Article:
Posted on Leave a comment

Smoking mentally ill patients punished by police in Queensland, Australia

Australian smokers have had it tough for years, with tobacco control advocates leading the argument and able to bring in draconian legislation. Take this latest case in the state of Queensland, where the police are going after society’s most vulnerable, just because they happen to smoke.

Mental health inpatients are being fined if caught smoking by Queensland’s state health agency, and are perfectly fine with their stance and aggressive enforcement methods. The Courier-Mail ran a story saying that “health officers” are being sent with armed police to dish out the fines to patients.

A spokesman from Queensland Health said that there were many reported cases in private health facilities of patients smoking in non-smoking areas, and that environmental health officers had been brought into help control this. The spokesman added that police were sometimes required on site to help identify patients.

Enforcement has been clumsy at best and intimidating at worst, with health officers and armed police slapping a $200 fine on a schizophrenic woman who had been caught smoking. However, the patient had no clue what was happening when given the fine, which is why the story gained traction after the mother of the patient complained about the treatment of her daughter to the agency.

According to her mother, the patient was fined for smoking in a shaded area where it was banned. But otherwise she would have to walk long distances in the searing heat to smoke – doing this left her badly sunburnt. This is no way to treat mental health patients.

The spokesman refused to divulge on this exact case when pressed, but reaffirmed his commitment to Queensland Health’s policy, noting that there were warnings to smokers about the smoking laws, and that attempts have been made to help patients abide by these laws.

Queensland Health argued that the legislation was in place to protect the wellbeing of everybody, commenting that non-smokers and even smokers shouldn’t be subject to other people’s cigarette smoke. But how does intimidating a schizophrenic woman with armed police and environmental health officers do that? Zealous tobacco control measures have left a warped view of compassion.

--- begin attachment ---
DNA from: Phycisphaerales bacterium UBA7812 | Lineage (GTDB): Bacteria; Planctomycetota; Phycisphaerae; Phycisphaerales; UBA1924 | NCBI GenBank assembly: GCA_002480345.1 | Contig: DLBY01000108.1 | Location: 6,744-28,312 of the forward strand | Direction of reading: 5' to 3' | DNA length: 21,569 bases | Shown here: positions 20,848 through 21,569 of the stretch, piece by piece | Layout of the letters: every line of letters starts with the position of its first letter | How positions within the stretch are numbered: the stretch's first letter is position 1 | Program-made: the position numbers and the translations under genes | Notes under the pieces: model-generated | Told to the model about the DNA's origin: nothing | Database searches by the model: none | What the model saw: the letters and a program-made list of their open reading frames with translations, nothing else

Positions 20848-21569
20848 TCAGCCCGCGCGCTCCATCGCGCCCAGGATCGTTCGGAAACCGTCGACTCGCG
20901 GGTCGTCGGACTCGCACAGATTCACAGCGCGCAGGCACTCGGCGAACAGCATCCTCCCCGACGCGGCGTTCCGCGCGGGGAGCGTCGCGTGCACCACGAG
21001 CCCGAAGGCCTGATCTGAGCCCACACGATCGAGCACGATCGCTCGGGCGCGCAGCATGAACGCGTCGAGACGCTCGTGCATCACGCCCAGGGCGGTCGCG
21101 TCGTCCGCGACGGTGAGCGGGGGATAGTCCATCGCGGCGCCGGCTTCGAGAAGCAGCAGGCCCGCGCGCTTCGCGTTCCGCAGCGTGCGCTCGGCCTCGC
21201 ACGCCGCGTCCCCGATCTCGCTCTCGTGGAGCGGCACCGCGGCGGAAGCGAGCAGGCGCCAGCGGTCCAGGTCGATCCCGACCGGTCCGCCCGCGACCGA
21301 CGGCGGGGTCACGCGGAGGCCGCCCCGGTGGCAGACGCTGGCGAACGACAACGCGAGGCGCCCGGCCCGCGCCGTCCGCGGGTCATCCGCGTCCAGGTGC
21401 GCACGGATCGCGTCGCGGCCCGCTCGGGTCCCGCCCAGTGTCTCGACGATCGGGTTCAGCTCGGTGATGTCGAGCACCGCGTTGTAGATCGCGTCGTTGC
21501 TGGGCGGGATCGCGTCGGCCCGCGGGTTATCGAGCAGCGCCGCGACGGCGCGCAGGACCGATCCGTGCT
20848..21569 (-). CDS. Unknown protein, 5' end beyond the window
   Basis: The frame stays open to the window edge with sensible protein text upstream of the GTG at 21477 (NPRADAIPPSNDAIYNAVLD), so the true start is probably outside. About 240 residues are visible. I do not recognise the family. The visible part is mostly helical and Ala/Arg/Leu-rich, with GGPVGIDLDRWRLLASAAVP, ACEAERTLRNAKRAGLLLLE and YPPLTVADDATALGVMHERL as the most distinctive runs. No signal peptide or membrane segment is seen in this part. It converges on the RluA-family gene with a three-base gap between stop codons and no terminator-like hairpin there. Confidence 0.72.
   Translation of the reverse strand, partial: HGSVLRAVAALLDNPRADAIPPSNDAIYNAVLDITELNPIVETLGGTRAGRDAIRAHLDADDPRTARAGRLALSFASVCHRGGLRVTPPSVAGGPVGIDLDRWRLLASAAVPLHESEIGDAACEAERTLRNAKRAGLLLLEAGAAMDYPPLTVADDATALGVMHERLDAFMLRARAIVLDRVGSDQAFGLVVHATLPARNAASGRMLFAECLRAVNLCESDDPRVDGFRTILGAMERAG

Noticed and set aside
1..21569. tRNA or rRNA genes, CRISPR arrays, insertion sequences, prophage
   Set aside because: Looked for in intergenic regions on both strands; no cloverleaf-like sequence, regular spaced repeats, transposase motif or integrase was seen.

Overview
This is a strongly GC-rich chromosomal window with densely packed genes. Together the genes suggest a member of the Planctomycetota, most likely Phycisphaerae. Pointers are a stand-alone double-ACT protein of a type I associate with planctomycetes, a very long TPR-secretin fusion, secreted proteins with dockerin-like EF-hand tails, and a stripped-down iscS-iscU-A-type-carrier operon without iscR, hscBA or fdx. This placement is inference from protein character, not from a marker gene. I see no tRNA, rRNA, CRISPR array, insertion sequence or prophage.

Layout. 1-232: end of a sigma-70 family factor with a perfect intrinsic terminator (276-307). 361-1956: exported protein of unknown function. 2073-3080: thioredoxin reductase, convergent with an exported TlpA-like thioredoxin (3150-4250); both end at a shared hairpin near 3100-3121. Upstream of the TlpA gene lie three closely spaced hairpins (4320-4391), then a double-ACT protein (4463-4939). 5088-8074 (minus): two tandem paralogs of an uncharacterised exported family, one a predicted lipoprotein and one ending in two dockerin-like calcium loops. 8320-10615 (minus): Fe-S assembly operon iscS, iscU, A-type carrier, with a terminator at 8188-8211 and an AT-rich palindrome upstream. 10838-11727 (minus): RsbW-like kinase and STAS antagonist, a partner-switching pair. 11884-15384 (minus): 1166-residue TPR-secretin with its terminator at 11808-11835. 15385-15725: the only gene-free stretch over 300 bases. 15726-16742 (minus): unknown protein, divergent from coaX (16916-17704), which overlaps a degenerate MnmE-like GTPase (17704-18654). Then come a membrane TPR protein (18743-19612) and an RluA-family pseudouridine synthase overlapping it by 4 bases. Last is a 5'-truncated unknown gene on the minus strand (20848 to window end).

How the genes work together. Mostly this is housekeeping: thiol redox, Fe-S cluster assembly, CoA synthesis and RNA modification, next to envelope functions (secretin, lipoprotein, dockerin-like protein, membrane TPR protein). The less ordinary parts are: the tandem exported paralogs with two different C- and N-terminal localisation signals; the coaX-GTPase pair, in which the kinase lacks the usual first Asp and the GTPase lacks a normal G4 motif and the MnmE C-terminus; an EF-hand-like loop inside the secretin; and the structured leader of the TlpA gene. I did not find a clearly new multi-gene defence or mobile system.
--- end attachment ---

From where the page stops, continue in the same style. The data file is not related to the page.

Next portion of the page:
Tobacco control extends far beyond Queensland’s mental health institutions, with strongly enforced laws on smoking in restricted areas. The Queensland Health spokesman added that the government was especially going after those who have historically failed to abide by the tobacco laws.

Smokers and vapers in Australia have it as tough as anywhere. In addition to massive taxes on cigarettes, nicotine without smoking is prohibited. It’s a measure that puts smokers in a very difficult position with no easy stepping stone to a healthier life. But tobacco control thrives Down Under, with Simon Chapman and the like so vehemently against smoking and Big Tobacco that they’re unwilling to see past a country with no smoking or vaping products.

Queensland is even worse than the rest of Australia though when it comes to intimidating tactics. The state has established a toll-free number so people can report if they know anybody in possession of vaporizers, e-cigarettes or other smokeless nicotine products. Next they’ll be treating them as Schedule I substances.

Despite the doom and gloom, vaping advocates in Australia have a movement to legalize e-cigarettes, but it’s a dirty, ongoing fight. The country is vehemently anti-smoking, with tobacco companies forced to sell products in plain packaging with health warnings. To win the vaping debate in Australia, making a clear distinction between smoking and vaping, and showing how e-cigarettes aren’t just a substitute device, but a device to help smokers quit will be key.

Leave a Reply

Your email address will not be published. Required fields are marked *